Walter Panknin (1898 – 1977) and His Family – Part 16

Papa Lending a Helping Hand

Places Walter Panknin Mentioned in his Notes

The following night Jepson invited Captain Panknin to sleep at his place. For the first time in weeks, Papa had a good night’s rest. Refreshed from a deep sleep, having recharged his internal batteries, he set out to go to the police HQ to receive further instructions. He had barely walked a few steps when Leipzig came under a sudden and unexpected aerial attack. The bombs were already falling when the sirens belatedly began their alarming howling in the city. An incendiary bomb plunged into a neighbour’s house, which almost immediately burst into flames. Papa helped the poor inhabitants with salvaging valuables from the burning inferno. His clothes singed by the fire and exhausted from the hard work, he arrived at the HQ, where to his greatest surprise, he was presented with yet another marching order, this time to Dresden-Hellerau. He had hardly received his provision for this eastern journey when the order was replaced by yet another, which sent him back to the latest hotspot at the western front near Weimar, where the Americans had launched a major offensive under General George Patton.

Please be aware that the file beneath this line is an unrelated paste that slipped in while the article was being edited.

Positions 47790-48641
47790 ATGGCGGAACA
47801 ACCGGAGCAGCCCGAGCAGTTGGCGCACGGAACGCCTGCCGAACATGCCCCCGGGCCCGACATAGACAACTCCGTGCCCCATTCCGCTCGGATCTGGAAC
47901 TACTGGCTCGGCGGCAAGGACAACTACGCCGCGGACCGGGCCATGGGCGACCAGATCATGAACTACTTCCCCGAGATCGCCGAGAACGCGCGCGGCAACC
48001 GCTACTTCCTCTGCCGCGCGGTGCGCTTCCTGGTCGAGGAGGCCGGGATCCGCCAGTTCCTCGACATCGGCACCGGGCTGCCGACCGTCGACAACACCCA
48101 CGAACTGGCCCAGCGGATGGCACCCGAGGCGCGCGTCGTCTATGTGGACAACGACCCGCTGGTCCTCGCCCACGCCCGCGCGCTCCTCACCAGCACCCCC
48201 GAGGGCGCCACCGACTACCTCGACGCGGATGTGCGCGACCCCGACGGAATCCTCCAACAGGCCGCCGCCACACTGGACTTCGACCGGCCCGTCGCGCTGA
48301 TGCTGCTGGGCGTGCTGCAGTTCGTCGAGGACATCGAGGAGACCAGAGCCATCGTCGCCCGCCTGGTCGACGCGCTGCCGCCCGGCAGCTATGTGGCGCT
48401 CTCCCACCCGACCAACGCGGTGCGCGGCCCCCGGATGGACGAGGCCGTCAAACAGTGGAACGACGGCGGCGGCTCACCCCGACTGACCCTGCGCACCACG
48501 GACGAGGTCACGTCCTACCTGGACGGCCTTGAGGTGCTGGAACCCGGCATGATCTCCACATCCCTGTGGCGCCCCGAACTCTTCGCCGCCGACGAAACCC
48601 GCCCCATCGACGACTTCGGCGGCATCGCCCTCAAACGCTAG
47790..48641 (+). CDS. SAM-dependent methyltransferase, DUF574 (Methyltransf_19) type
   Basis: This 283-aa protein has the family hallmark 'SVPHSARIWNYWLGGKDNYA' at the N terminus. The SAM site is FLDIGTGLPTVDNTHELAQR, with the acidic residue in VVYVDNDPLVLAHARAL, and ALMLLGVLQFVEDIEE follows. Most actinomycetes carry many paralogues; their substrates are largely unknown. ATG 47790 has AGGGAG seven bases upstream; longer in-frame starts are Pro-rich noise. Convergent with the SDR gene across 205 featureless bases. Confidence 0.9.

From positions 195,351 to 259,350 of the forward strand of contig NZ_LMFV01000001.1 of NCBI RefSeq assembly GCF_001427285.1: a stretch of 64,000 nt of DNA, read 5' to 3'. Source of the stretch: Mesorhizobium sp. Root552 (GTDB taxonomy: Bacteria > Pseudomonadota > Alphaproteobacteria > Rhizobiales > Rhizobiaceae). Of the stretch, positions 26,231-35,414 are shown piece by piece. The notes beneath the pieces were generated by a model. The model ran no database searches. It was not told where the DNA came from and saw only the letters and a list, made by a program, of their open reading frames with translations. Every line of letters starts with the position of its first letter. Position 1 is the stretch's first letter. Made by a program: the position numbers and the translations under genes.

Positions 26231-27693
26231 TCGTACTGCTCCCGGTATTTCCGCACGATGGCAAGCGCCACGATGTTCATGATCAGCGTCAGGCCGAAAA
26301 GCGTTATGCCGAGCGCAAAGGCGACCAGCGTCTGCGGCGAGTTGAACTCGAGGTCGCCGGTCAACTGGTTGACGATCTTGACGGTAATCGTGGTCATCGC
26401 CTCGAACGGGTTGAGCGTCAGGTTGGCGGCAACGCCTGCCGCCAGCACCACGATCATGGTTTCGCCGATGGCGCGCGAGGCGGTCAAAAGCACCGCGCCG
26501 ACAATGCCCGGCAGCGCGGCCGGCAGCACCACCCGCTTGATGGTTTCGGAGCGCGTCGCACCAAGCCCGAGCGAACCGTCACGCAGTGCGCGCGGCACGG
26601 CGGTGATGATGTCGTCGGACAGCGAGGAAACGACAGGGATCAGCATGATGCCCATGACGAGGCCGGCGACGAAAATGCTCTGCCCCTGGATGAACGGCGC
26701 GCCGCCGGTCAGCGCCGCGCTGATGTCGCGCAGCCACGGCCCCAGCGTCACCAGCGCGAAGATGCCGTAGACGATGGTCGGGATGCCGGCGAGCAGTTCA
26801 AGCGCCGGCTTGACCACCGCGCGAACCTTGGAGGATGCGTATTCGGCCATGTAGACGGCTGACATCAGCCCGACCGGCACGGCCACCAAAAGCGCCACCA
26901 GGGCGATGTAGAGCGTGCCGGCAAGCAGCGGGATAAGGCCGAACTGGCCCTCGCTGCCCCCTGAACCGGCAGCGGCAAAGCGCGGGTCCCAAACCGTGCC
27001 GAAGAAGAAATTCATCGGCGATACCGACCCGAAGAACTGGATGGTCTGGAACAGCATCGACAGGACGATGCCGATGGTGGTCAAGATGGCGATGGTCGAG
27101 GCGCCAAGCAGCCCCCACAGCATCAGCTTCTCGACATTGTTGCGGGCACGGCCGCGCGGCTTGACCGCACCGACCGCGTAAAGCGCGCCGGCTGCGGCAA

On April 8, shortly after midnight, he arrived by train at Weimar, where he went straight to the police HQ. By 06:15, he was climbing with a small troop under his command onto an army truck, which took him straight to the provisional front line near Erfurt. From there, they marched to Schmira amidst a barrage of shellfire and attacks from the air. Upon arrival, Papa looked in amazement at the bewildering array of the hastily set up feeble defence measures, most peculiar-looking anti-tank obstacles, and highly questionable battle preparations. It was dead quiet; the shellfire had suddenly ceased. Was it the calm before the storm? In the ominous stillness of impending doom, Papa found time in a nearby inn to write a letter to Mutti and family, which he passed on to a female communication aid to deliver it if at all possible to his wife in nearby Gotha. All day long, he could hear the droning of enemy planes over Erfurt. After a restful sleep in the basement of the police HQ, he felt his confidence returning, especially regarding Mutti and the children. He began to contemplate the best strategy to survive during the remaining few weeks of the war.  In anybody’s reasonable mind, the fighting should stop. However, the regime-loyal fanatics were bent on dragging the German people into even greater misery than they had already suffered so far. Should he stay at the frontline and count on becoming a POW of the American forces? Or should he follow the marching order to Dresden, which was most likely already occupied by the Red Army and try his luck as a POW of the Soviet forces? As a higher ranking police officer, not quite fitting into the overall scheme of an increasingly chaotic defence plan, he had, in contrast to the common soldier, at least some freedom to move.